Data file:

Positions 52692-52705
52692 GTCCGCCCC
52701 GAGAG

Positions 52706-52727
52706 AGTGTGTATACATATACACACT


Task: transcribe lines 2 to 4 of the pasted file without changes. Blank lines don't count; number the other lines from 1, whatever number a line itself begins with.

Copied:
52692 GTCCGCCCC
52701 GAGAG

Positions 52706-52727